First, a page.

EPA to seek feedback on study of energy-efficient computing

The U.S. Environmental Protection Agency Energy Star program will soon release draft task reports on data center and server energy efficiency for comment by industry and federal stakeholders, an agency official said yesterday.

EPA officials want to post the task reports on the Energy Star Web site by the end of next week, said Andrew Fanara, program manager for EPA Energy Star. The comment period will only be open for two weeks after the posting of the draft task reports in order to meet the final deadline set by Congress.

In response to legislation enacted by Congress last year, officials from the Energy Star program and interested parties are conducting a study that analyzes the rapid growth and energy consumption of computer data centers.

The consumption of energy in data centers is a growing concern among industry and government officials. In 2005, U.S.-based data centers ' including servers, cooling and auxiliary equipment ' consumed 4.5 billion kilowatts hours resulting in electric bills that amounted to $3 billion, according to a study funded by Advanced Micro Devices that was released earlier this year.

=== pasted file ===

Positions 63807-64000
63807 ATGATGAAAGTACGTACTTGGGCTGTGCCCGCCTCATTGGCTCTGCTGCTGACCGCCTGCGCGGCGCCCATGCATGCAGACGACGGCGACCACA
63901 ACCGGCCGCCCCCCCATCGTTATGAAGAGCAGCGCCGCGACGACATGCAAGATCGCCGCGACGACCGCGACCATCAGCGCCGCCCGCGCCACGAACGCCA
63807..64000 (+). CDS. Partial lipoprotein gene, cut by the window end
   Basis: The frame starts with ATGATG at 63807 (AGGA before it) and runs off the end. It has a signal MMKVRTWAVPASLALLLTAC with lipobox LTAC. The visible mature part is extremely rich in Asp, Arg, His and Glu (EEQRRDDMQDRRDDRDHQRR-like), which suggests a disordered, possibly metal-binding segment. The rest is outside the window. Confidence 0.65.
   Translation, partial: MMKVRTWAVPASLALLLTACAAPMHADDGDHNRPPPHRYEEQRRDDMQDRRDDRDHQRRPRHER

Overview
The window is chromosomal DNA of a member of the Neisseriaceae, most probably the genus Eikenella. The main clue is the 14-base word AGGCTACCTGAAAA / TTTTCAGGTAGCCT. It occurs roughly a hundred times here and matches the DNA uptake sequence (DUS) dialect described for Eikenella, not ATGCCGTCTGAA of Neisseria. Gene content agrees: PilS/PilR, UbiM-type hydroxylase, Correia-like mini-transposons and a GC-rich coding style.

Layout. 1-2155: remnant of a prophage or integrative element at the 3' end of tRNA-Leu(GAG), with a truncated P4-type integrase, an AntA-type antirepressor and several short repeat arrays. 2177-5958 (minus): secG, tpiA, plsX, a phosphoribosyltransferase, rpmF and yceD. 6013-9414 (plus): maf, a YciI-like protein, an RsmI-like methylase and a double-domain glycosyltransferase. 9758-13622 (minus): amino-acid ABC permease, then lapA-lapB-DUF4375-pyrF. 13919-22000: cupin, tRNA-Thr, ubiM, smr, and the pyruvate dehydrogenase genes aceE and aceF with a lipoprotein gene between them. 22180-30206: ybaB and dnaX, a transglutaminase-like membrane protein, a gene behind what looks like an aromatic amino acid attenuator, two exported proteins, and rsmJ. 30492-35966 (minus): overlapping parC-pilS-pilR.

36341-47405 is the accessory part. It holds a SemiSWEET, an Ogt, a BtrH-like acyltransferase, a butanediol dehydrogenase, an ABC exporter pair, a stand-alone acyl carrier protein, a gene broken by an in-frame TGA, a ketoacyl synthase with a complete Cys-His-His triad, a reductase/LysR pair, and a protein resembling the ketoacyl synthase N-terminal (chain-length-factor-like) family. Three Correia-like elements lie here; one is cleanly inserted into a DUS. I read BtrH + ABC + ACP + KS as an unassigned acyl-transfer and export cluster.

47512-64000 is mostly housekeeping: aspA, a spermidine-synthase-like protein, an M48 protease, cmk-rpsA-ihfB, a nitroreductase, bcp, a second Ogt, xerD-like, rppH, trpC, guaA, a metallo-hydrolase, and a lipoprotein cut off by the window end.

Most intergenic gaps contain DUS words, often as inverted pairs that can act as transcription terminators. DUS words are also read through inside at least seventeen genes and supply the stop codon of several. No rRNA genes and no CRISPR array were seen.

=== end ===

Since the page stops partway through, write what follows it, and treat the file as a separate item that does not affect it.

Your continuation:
The EPA study will assess opportunities for energy efficiency improvements to computer servers and data centers in the U.S. In addition, the study will assess potential cost and energy savings related to energy-efficient computing, and explore potential incentives and voluntary programs for promoting energy efficiency. The final study is due to Congress in June 2007.

The EPA study team compiling the report is not looking for a line-by-line critique of the draft, Fanara said. They want to know 'if we missed anything significant, or caught or appreciated [all] the dynamics inside data centers that need special attention,' he said.

Ultimately, the EPA wants to make it easier for federal equipment buyers to purchase energy-efficient computers, Fanara said. The federal government has to be an early adopter of such technology to lead by example, he said.

About the Author

Rutrell Yasin is is a freelance technology writer for GCN.


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